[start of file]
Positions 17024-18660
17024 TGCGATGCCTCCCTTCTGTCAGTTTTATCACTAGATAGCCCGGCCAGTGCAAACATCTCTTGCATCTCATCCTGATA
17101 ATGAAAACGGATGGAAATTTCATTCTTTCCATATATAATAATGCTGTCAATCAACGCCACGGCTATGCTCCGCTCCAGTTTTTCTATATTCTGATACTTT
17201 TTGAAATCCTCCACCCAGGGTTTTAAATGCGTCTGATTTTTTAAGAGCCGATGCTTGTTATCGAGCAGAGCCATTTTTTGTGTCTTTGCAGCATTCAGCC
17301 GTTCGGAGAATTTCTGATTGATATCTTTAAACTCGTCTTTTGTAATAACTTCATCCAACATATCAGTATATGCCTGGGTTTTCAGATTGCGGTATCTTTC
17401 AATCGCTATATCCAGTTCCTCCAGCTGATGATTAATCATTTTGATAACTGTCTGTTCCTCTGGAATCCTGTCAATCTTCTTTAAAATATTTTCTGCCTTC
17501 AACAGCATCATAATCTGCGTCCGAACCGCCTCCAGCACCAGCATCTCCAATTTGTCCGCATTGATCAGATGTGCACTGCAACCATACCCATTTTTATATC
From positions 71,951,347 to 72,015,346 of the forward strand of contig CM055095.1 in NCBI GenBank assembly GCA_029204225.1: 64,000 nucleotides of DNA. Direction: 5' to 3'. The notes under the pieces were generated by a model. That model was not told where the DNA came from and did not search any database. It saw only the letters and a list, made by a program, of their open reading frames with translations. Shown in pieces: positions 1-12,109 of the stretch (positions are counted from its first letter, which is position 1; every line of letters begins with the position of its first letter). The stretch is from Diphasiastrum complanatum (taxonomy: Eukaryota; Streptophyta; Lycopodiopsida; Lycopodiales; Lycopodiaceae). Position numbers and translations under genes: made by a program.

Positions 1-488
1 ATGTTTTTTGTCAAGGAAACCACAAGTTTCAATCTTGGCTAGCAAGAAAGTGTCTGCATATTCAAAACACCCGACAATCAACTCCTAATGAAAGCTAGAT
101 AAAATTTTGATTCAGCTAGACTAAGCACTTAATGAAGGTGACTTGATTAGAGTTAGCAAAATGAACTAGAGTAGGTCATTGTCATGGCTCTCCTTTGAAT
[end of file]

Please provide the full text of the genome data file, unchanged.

Positions 17024-18660
17024 TGCGATGCCTCCCTTCTGTCAGTTTTATCACTAGATAGCCCGGCCAGTGCAAACATCTCTTGCATCTCATCCTGATA
17101 ATGAAAACGGATGGAAATTTCATTCTTTCCATATATAATAATGCTGTCAATCAACGCCACGGCTATGCTCCGCTCCAGTTTTTCTATATTCTGATACTTT
17201 TTGAAATCCTCCACCCAGGGTTTTAAATGCGTCTGATTTTTTAAGAGCCGATGCTTGTTATCGAGCAGAGCCATTTTTTGTGTCTTTGCAGCATTCAGCC
17301 GTTCGGAGAATTTCTGATTGATATCTTTAAACTCGTCTTTTGTAATAACTTCATCCAACATATCAGTATATGCCTGGGTTTTCAGATTGCGGTATCTTTC
17401 AATCGCTATATCCAGTTCCTCCAGCTGATGATTAATCATTTTGATAACTGTCTGTTCCTCTGGAATCCTGTCAATCTTCTTTAAAATATTTTCTGCCTTC
17501 AACAGCATCATAATCTGCGTCCGAACCGCCTCCAGCACCAGCATCTCCAATTTGTCCGCATTGATCAGATGTGCACTGCAACCATACCCATTTTTATATC
From positions 71,951,347 to 72,015,346 of the forward strand of contig CM055095.1 in NCBI GenBank assembly GCA_029204225.1: 64,000 nucleotides of DNA. Direction: 5' to 3'. The notes under the pieces were generated by a model. That model was not told where the DNA came from and did not search any database. It saw only the letters and a list, made by a program, of their open reading frames with translations. Shown in pieces: positions 1-12,109 of the stretch (positions are counted from its first letter, which is position 1; every line of letters begins with the position of its first letter). The stretch is from Diphasiastrum complanatum (taxonomy: Eukaryota; Streptophyta; Lycopodiopsida; Lycopodiales; Lycopodiaceae). Position numbers and translations under genes: made by a program.

Positions 1-488
1 ATGTTTTTTGTCAAGGAAACCACAAGTTTCAATCTTGGCTAGCAAGAAAGTGTCTGCATATTCAAAACACCCGACAATCAACTCCTAATGAAAGCTAGAT
101 AAAATTTTGATTCAGCTAGACTAAGCACTTAATGAAGGTGACTTGATTAGAGTTAGCAAAATGAACTAGAGTAGGTCATTGTCATGGCTCTCCTTTGAAT